the running of schooners, or other craft, to this island in the summer of
1850 and of his settlement on it in 1851. In this year he built the first
building erected on the present site of the city, it being a warehouse, on the
place now occupied by the livery-stables of George W. Hall, on the east
side of the Plaza, situated opposite the Post-office. In the summer of this
year the first store was opened by John W. Owens and A. W. Hall, while
in the following years others came and commenced building up the city of
Suisun. In the year 1868 a petition signed by the residents of the now
flourishing country town was handed to the Board of Supervisors of the
county, requesting that steps might be taken whereby Suisun should re-
ceive the rights and privileges of a city, which prayer was granted on
October 9th of that year, when she developed into an incorporated city.

Suisun, as it is to-day, is a flourishing little town of about 1,800 inhab-
itants. Its streets are, as a rule, well filled with people, while its stores
of which there are some very handsome ones, appear to have a fair share of
business. It is connected with Fairfield, the county seat, by a plank walk
of nearly a mile in length, there being situated half way between the rival
towns the California Pacific Railroad depot, under the charge of J. C.

Fairfield. — This little town is the county seat of Solano, it having at-
tained to that proud distinction by a vote of the people canvassed on Septem-
ber 2, 1858, when it was declared to be the choice of the voters by a major-
ity of 404 over Benicia. This selection of Fairfield was made, in the first
place, on account of its central position, and secondly on account of the gift
to the county by Captain R. H. Waterman of certain lands, should the
county seat be legally located there. The town site was surveyed by Capt.
Waterman and A. E. Ritchie, and the plat filed for record on May 16, 1859,
and the new County Capital named in honor of the birthplace of the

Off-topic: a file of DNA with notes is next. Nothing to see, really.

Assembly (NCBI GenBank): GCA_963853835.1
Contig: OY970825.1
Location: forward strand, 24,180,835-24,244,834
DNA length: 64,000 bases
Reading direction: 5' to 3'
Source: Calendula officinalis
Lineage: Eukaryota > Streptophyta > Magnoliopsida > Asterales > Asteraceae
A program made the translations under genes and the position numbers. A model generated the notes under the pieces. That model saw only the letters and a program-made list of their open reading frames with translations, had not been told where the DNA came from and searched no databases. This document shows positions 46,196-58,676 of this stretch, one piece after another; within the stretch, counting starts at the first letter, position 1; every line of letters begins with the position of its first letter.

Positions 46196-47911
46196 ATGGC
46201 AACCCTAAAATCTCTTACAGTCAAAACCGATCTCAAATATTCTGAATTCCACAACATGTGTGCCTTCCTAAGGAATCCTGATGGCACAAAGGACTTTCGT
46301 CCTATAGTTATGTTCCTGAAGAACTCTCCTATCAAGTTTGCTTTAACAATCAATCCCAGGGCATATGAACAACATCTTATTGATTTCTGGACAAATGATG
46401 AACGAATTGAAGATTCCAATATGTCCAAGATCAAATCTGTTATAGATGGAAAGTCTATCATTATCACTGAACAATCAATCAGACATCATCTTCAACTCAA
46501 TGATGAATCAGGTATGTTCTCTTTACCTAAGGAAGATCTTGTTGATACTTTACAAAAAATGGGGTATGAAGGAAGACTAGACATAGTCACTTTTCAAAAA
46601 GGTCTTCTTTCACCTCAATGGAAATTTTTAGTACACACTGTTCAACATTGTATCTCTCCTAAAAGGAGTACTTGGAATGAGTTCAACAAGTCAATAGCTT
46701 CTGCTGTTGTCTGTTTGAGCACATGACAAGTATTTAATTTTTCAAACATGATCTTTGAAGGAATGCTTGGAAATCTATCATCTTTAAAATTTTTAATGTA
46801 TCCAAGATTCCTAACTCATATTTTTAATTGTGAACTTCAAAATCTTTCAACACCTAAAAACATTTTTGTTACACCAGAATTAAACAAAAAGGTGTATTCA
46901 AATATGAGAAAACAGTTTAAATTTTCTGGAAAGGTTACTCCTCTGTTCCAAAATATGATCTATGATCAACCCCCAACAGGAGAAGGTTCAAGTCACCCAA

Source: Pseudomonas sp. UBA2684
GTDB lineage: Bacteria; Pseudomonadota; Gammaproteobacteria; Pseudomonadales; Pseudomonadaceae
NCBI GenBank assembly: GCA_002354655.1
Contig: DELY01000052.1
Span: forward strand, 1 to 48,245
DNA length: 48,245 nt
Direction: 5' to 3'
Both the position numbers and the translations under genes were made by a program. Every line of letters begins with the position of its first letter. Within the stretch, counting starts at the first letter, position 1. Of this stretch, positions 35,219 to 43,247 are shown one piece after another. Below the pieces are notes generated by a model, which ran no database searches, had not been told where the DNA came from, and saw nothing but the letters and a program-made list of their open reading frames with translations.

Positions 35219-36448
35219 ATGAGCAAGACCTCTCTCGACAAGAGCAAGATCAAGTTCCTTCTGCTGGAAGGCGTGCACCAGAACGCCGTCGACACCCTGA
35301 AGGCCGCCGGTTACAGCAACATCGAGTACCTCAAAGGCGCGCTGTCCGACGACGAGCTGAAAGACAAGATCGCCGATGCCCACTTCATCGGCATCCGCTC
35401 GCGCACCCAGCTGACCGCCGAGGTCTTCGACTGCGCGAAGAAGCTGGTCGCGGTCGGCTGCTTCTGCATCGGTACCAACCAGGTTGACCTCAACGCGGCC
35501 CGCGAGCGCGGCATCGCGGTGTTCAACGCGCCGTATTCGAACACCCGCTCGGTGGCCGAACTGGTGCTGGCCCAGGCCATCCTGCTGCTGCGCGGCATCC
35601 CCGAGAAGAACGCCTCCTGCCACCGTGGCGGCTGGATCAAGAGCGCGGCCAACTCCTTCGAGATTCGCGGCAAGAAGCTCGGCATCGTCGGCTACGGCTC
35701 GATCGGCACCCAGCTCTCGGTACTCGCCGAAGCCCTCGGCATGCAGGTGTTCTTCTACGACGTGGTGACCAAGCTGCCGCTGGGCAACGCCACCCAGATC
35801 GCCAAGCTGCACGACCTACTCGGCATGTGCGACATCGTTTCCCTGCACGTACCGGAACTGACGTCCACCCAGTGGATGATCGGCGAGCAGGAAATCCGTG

Captain in Connecticut. The first residence erected on it was that of J. B.
Lemon, the premises being those now occupied by him. Fairfield is a pretty
little town of considerable promise, and possessing, as it does, the county
buildings, there is considerable bustle to be observed during the sessions
of the different Courts. Its houses, for the most part, are enclosed by neat
fences and well kept gardens, vineyards and orchards, while the streets are
wide, though not much worn by traffic.


Court House and Jail. — On September 13, 1858, the Board of Supervisors
met and canvassed the votes of the general election for that year, and,
among other things, it was declared that Fairfield had been selected as
the county seat, and also a new Board of Supervisors were elected, viz : J.
G. Gardner, D. B. Holman, and E. F. Gillespie. The new Board met and
organized on the 2nd day of November following.

The county records having been moved from Benicia, and a temporary
Court House built and certain buildings rented from Waterman and Wil-
liamson, for the temporary use of the county officers, on November 18,
1858, the following order was entered in the minutes of the Board : " Or-
dered by the Board of Supervisors that specifications of a plan for the
Court House and jail, for Solano county, be advertised for in the Solano
County Herald for the term of two weeks, and that the amount of fifty
dollars be allowed to the architect whose plans shall be received and
approved by the Board. Said specifications to be handed in on or before
the 5th day of December, A. D. 1858. Said jail to be 35 feet square ; the
Court House to be 40x50 feet, to contain rooms for the county officers and
jury rooms."

On January 21, 1859, the Board of Supervisors passed an order requesting
" our Senator and Assemblyman " to pass an act authorizing the Board of
Supervisors to levy a special tax, for the term of two years, of fifty cents
upon each one hundred dollars, upon the assessed value of property of said
county, for county purposes ; for the purpose of building Court House and